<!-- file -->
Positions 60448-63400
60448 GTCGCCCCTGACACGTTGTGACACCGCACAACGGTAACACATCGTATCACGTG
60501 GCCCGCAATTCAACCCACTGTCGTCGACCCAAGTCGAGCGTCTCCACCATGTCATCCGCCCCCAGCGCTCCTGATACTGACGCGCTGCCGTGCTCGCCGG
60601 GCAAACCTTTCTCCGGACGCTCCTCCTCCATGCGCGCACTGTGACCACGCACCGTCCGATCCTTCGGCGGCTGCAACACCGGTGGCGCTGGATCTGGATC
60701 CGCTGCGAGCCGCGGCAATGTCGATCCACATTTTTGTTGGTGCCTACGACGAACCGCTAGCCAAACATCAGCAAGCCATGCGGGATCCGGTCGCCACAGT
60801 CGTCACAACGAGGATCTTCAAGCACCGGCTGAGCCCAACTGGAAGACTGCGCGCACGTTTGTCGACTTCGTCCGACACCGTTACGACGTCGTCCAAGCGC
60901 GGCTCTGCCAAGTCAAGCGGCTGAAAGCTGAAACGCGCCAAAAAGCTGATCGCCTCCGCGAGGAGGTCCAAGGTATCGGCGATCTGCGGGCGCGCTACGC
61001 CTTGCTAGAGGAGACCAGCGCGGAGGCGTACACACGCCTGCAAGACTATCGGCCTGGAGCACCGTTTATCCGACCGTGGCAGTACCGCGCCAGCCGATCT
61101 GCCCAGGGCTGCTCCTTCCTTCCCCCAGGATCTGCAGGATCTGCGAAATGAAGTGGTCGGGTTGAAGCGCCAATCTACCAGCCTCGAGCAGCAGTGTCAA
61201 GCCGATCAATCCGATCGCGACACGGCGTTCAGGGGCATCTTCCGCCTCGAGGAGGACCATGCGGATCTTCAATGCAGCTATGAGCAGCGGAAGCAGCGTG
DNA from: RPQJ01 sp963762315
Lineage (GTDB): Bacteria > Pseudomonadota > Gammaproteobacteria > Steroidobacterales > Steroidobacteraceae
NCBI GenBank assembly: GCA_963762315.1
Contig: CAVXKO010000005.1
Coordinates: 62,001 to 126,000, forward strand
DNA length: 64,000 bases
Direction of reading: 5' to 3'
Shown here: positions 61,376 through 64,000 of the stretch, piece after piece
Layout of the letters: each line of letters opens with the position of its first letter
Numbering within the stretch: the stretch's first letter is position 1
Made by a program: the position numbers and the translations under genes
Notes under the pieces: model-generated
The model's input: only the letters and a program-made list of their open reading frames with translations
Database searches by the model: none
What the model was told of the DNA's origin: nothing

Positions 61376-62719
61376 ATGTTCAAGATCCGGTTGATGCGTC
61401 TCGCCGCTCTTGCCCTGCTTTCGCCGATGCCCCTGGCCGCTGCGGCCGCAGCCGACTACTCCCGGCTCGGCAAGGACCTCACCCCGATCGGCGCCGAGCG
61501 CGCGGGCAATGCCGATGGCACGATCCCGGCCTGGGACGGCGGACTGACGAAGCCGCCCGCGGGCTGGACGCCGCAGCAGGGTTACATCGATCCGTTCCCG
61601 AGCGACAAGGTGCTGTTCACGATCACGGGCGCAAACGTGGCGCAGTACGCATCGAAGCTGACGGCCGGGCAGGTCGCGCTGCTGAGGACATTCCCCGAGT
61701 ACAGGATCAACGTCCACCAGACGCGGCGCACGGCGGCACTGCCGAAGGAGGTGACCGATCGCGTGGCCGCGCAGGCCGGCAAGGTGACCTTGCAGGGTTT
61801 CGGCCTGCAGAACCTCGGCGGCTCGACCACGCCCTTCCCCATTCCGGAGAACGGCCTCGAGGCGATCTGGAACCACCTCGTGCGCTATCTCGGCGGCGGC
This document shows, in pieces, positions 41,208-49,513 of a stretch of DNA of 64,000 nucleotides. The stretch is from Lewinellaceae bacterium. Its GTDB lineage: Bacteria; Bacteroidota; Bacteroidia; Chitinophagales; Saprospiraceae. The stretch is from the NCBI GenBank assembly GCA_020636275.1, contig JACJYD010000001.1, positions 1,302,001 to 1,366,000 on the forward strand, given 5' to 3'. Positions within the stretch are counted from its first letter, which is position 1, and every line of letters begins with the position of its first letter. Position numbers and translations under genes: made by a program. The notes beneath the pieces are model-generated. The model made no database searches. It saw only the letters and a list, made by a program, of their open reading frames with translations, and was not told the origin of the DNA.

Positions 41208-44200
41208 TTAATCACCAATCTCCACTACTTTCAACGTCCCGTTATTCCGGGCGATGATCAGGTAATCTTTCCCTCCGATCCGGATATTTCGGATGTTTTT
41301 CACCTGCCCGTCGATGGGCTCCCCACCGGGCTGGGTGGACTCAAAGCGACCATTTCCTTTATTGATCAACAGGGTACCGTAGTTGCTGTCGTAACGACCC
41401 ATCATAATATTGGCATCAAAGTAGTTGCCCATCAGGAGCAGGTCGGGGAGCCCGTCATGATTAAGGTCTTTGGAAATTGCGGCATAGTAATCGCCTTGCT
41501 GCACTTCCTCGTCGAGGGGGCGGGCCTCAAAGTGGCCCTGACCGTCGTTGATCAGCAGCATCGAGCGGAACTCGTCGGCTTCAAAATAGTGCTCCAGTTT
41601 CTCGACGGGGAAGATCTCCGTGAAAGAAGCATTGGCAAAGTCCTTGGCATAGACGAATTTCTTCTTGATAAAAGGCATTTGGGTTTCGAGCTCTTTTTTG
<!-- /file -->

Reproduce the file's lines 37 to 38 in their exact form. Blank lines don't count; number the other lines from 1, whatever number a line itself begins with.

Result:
41401 ATCATAATATTGGCATCAAAGTAGTTGCCCATCAGGAGCAGGTCGGGGAGCCCGTCATGATTAAGGTCTTTGGAAATTGCGGCATAGTAATCGCCTTGCT
41501 GCACTTCCTCGTCGAGGGGGCGGGCCTCAAAGTGGCCCTGACCGTCGTTGATCAGCAGCATCGAGCGGAACTCGTCGGCTTCAAAATAGTGCTCCAGTTT